Smokey Sweet (Brussels) Sprouts

I had a hard time taking a picture of these because I could not stop eating them. I have been searching for a while for a balsamic-based glaze for veggies and the combination in this recipe seems to be a winner. So far I have only tried it as shown — on Brussels sprouts — but I can see lot of possible uses for this sauce. And I don’t think I’ll ever make Brussels sprouts any other way!

IMG_1110

Ingredients:

1.5 pounds Brussels sprouts
1 tablespoon balsamic vinegar
1 tablespoon white (or yellow) miso paste
1 teaspoon date sugar (or other sweetener)
1/2 teaspoon Liquid Smoke
4 tablespoons water

Instructions:

  1. Cut Brussels sprouts in half and saute over high heat. Don’t stir them too much when cooking so that they will brown. Use a little bit of water or cooking spray if needed to keep them from sticking.
  2. While they are cooking, stir together the remaining ingredients in a small bowl to make your sauce.
  3. When the sprouts have begun to brown, add the sauce, stirring to coat. Then turn the heat down to medium, cover, and let steam in their own juices for a few minutes until tender.

The sauce by itself tastes like some kind of gourmet BBQ sauce. The miso gives it depth and the balsamic gives it a tangy sweetness. I think it would make a great topping or even a dipping sauce for grilled veggies — but if you want to use it for that only add 2 tablespoons of water.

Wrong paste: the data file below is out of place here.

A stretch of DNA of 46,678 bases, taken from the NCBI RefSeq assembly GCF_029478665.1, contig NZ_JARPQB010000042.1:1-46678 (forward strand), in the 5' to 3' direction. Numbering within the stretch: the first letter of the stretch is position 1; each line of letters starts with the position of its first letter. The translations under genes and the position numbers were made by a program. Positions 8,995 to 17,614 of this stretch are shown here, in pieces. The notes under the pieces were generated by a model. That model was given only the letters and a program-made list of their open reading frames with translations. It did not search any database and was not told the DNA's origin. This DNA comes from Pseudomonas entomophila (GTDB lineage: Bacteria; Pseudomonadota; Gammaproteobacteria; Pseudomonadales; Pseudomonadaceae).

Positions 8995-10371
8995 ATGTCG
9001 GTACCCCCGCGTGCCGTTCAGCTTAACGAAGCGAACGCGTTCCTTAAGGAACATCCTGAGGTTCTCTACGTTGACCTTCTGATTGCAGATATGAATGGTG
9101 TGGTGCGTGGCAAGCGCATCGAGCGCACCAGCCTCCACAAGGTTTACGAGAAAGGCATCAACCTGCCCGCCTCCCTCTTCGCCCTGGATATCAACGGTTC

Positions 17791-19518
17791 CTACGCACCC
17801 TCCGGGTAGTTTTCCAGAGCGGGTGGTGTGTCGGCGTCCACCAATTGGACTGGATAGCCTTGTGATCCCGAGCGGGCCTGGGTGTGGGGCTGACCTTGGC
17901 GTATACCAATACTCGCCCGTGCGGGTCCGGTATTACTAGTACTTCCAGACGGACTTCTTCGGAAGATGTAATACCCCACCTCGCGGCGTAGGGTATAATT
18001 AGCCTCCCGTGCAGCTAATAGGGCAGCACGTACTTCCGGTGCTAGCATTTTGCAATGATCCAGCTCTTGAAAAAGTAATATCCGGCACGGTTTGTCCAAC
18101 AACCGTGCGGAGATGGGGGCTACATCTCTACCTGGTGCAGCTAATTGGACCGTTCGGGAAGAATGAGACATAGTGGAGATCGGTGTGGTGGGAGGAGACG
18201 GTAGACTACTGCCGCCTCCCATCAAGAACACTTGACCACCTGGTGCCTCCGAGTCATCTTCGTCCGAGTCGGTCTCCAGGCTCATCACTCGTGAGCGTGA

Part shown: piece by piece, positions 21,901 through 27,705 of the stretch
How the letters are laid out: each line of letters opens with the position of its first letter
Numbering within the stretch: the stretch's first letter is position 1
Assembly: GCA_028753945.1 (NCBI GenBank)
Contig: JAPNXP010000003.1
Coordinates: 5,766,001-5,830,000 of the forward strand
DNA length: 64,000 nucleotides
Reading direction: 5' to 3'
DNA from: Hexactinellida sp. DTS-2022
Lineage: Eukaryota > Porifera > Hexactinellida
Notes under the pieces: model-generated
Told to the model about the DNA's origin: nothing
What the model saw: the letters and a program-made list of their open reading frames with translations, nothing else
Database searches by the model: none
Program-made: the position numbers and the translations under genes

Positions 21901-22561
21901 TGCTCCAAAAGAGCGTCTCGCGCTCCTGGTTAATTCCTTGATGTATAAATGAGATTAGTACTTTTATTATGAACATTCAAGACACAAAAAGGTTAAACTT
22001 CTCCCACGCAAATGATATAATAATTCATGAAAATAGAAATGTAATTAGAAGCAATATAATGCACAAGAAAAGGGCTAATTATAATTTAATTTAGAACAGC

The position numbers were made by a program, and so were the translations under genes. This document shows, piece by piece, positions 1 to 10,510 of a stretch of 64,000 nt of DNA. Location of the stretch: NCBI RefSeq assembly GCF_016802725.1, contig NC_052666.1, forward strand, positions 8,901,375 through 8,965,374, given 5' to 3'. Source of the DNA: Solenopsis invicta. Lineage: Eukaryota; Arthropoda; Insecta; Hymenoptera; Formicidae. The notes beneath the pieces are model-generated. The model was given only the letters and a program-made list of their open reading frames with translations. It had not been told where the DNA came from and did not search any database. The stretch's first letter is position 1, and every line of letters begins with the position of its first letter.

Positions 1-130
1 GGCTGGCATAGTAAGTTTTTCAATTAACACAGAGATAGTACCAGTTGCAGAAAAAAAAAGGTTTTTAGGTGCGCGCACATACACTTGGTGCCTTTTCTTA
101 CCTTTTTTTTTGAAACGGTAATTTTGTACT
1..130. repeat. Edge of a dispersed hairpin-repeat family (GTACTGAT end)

Liquid Smoke is a very interesting ingredient. I added it because I was trying to replicate that flavor you get when you cook Brussels sprouts with bacon, and it definitely helps hit that smokey note. But is Liquid Smoke safe?

Here is an excerpt from Dr. Greger’s excellent book “How Not To Die“:

I was concerned there might be carcinogenic combustion products in smoked seasonings (similar to the benzo[a]pyrene found in cigarette smoke and diesel exhaust), but these compounds tend to be fat soluble. So when you smoke a spice or make a water-based solution like liquid smoke, the smoke flavor compounds are captured without capturing most of the smoke cancer compounds. The same can’t be said for smoked fatty foods. While you’d have to chug three bottles of hickory smoke flavoring to exceed the safety limit, a smoked ham or smoked turkey sandwich could take you halfway there, and a single barbecued chicken leg would take you over the top. Smoked fish, such as herring or salmon, appears to be the worst. One bagel with lox could take you ten times over the safety limit.

The study he cites is “Gomaa EA, Gray JI, Rabie S, Lopez-Bote C, Booren AM. Polycyclic aromatic hydrocarbons in smoked food products.

Based on this I think I am pretty safe with my half-teaspoon!

Also, Liquid Smoke is really made from … smoke! Wood chips or sawdust are burned at high temperatures, and particles of the smoke are collected in condensers. The liquid that results is then concentrated for a stronger flavor.

If you try this recipe let me know what you think.

 

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